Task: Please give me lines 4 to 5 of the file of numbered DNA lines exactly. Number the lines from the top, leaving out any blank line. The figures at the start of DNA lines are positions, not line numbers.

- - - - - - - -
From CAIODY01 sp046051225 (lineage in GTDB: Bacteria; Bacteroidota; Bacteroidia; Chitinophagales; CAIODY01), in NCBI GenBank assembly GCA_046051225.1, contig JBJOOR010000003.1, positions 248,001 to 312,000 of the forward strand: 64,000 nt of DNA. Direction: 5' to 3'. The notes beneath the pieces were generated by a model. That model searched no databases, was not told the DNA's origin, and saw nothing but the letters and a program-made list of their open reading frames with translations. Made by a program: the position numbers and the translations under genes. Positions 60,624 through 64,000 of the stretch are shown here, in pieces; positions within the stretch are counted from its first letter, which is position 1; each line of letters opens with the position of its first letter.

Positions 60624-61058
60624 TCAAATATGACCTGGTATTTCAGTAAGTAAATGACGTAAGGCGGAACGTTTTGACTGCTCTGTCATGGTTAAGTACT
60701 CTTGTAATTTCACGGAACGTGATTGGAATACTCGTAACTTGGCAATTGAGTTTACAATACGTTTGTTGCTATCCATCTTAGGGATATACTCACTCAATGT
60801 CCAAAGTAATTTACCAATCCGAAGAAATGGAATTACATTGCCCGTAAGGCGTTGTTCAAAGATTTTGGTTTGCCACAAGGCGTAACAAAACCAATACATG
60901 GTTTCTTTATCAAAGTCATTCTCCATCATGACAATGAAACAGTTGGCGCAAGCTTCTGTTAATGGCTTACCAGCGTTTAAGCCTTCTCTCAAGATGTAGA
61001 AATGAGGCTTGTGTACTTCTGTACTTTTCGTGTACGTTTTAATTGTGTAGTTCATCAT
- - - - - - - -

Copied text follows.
60701 CTTGTAATTTCACGGAACGTGATTGGAATACTCGTAACTTGGCAATTGAGTTTACAATACGTTTGTTGCTATCCATCTTAGGGATATACTCACTCAATGT
60801 CCAAAGTAATTTACCAATCCGAAGAAATGGAATTACATTGCCCGTAAGGCGTTGTTCAAAGATTTTGGTTTGCCACAAGGCGTAACAAAACCAATACATG